Documentary about man killed by uncontacted tribe gets first trailer

Daisy Phillipson
Image of John Chau in The Mission trailerNational Geographic

An ethical debate has been sparked once more amid the release of the trailer for The Mission, an upcoming documentary about a missionary killed by an uncontacted tribe.

There are many reasons why a documentary is made. The intention could be to revisit a case with a fresh perspective, as was done with Depp v Heard. It could be to highlight social injustices like in Last Call. Or, in titles such as The Lucie Blackman Case and Take Care of Maya, the objective might be to simply inform viewers about significant tragedies that didn’t receive the recognition they deserved.

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Then there are documentaries such as The Curious Case of Natalia Grace and Natalia Speaks, which consider both sides of the story to allow viewers to draw their own conclusions. This is perhaps the idea behind the National Geographic documentary The Mission, which tells the tragic true story of an American evangelical Christian missionary who was killed while trying to reach a remote tribe.

The ethical issues surrounding contact with isolated tribes, echoing the long and troubling history of colonialism, is set to be explored in the upcoming film, which just received its first official trailer. 

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First trailer for The Mission documentary drops online

NatGeo dropped the first official trailer for The Mission on August 31, 2023, giving insight into the case of John Chau, who was killed by the Sentinelese tribe while trying to make contact in November 2018.

Check it out below: 

The official synopsis reads: “In 2018, a shocking event made headlines around the world: a young American missionary, John Chau, was killed by arrows while attempting to contact one of the world’s most isolated Indigenous peoples on remote North Sentinel Island.”

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The Mission, which drops in US cinemas on October 13 and in the UK and Ireland on November 17, is helmed by Emmy-winning Boys State directors Amanda McBaine and Jesse Moss.

“Through exclusive interviews and with unprecedented access to Chau’s secret plans, personal diaries and video archives, The Mission examines the mythology of exploration that inspired him, the evangelical community that supported his quest, and reveals his own father’s heartbreak as Chau’s youthful thirst for adventure became a fatal obsession,” the synopsis continues.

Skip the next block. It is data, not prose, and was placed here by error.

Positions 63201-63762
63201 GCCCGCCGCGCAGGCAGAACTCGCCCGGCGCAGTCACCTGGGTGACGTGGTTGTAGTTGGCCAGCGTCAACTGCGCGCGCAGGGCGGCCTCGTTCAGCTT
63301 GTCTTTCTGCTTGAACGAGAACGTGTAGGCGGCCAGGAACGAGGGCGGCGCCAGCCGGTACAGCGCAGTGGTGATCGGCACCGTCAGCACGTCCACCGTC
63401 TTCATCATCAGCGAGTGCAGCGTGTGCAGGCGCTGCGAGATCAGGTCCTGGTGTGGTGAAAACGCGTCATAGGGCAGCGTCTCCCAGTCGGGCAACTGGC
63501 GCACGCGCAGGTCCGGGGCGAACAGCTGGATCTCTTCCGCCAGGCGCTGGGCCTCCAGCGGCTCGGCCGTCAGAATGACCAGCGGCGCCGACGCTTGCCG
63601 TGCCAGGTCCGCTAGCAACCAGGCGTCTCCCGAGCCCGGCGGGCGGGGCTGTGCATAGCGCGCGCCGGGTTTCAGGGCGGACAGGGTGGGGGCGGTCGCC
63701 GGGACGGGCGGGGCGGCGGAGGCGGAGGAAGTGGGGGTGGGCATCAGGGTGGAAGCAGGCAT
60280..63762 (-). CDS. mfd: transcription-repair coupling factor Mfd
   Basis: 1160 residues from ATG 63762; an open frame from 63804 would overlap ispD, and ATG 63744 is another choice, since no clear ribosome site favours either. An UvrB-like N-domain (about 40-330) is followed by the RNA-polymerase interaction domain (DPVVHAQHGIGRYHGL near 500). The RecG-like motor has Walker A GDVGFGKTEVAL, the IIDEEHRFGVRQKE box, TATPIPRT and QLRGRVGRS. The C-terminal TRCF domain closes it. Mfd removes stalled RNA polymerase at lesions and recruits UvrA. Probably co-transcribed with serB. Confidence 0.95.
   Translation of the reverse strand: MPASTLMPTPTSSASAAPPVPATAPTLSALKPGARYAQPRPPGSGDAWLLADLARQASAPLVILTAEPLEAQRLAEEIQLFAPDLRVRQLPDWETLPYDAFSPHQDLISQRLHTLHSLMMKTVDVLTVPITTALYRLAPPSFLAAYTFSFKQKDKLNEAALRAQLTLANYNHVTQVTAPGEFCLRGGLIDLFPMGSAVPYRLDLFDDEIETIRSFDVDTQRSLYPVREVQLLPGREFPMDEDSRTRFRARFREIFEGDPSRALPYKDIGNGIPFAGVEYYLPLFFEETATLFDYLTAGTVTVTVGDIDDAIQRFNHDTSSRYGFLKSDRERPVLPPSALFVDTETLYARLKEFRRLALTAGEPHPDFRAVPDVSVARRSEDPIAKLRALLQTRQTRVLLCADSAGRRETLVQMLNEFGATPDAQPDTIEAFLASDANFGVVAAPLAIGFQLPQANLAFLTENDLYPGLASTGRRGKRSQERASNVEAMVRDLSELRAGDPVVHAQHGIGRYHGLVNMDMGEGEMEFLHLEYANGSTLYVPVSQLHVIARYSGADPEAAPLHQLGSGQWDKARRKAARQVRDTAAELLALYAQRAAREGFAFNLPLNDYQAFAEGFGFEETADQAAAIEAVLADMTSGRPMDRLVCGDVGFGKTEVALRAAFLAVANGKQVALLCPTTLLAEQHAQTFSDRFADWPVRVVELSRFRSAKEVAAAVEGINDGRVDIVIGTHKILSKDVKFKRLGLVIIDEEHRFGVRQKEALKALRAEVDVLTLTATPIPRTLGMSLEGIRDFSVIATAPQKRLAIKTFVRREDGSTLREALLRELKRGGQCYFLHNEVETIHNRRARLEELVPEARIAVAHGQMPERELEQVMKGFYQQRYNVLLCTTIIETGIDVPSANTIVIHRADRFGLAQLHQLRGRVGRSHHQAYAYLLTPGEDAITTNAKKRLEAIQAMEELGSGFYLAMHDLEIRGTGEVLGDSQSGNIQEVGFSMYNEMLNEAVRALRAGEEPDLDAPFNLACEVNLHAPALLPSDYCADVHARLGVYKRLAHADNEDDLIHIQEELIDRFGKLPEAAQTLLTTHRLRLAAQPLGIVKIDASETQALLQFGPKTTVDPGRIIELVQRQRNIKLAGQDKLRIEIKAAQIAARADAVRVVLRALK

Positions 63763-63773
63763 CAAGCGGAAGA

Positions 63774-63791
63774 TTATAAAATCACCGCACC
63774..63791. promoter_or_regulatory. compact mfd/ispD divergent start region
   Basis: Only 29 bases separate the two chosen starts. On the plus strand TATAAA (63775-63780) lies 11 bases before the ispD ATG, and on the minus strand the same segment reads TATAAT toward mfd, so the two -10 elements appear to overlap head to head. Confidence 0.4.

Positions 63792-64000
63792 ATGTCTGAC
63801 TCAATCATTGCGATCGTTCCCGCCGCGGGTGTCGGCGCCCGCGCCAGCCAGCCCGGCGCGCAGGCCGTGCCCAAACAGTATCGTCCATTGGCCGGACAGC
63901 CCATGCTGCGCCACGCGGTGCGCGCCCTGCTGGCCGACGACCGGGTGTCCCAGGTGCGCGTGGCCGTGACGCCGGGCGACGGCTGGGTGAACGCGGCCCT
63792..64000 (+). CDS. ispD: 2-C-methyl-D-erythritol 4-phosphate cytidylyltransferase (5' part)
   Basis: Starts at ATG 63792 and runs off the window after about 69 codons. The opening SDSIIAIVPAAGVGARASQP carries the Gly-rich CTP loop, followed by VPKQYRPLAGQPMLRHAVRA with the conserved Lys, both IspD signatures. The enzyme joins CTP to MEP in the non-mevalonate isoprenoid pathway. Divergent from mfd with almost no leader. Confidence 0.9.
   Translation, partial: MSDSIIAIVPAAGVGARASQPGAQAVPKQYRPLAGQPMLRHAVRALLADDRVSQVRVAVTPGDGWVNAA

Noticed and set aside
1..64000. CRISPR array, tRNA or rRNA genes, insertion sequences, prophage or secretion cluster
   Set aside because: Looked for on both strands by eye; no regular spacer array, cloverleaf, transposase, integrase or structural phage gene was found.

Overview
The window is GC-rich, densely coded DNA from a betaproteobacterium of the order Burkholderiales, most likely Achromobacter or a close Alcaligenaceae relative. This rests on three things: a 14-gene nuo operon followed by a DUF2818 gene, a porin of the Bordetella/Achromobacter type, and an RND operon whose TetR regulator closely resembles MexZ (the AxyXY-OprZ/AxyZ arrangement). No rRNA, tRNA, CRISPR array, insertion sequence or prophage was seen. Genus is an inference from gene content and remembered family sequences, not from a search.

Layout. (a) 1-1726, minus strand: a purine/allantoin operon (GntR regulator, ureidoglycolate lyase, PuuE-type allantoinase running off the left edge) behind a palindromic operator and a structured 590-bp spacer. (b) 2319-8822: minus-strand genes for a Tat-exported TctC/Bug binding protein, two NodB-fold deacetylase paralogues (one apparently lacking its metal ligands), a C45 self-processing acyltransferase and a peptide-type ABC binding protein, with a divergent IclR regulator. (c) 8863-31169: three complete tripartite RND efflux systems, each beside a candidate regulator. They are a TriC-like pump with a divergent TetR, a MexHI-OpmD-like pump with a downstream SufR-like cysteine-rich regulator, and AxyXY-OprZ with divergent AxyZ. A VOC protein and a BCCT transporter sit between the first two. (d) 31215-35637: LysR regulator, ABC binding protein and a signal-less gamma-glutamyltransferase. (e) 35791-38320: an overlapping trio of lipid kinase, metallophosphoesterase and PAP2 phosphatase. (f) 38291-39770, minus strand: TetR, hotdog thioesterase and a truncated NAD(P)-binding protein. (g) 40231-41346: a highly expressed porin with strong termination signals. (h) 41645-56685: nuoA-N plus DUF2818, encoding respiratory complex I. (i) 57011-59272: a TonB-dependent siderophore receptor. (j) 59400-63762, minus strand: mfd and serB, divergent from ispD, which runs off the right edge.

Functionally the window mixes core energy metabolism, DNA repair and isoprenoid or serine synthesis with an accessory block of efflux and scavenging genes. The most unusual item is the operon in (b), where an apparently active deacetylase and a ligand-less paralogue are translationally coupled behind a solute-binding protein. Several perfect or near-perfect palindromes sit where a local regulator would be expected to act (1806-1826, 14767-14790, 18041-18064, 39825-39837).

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The film looks set to examine both sides of the case, from the tragedy of Chau’s passing and his religious intentions to the complex history of colonialism and global exploration, and the impact this has had on indigenous communities. 

As is said in the opening of the trailer: “My friend John paid some pirates to go to an island to talk to people about Jesus, when he knew he had no business doing that.”

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On this side of the debate, critics argue that the act of trying to change the spiritual beliefs and practices of indigenous people is a form of cultural imperialism, closely resembling the forced conversions and assimilations carried out by colonial powers. 

Still of colonial image from The Mission trailerNational Geographic

History also shows that first contact between isolated tribes and outsiders has frequently resulted in exploitation, violence, and the spread of diseases that have decimated entire communities.

On the other side, supporters of missionary work with isolated tribes emphasize their intent to offer what they see as “spiritual salvation.” The notion here is that people who haven’t had the opportunity to hear the religious message they’re spreading should be given the chance to do so.

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There is plenty of anticipation about how The Mission will cover these topics, with one viewer writing in the comments section: “I really hope the directors handled this one without ill intentions or narrative manipulations. Because if they actually handle this well, with humanity and nuance and respect, it will probably end up being an amazing documentary.”

The Mission drops in US cinemas on October 13. You can read more about upcoming documentaries here, and check out some of our other true crime coverage below:

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The Lucie Blackman Case | The Isabella Nardoni Case | Where is Natalia Grace? | Who are the Duggars? | Victim/Suspect explained | Missing Dead or Alive explained | True story behind The Playing Card Killer | True story behind Take Care of Maya | HBO’s Burden of Proof explained | How to watch David Fuller: Monster in the Morgue | How to watch the Hart family murders documentary | True story of The Deepest Breath | True story of Last Call

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About The Author

Daisy is a Senior TV and Movies Writer at Dexerto. She's a lover of all things macabre, whether that be horror, crime, psychological thrillers or all of the above. After graduating with a Masters in Magazine Journalism, she's gone on to write for Digital Spy, LADbible and Little White Lies. You can contact her on daisy.phillipson@dexerto.com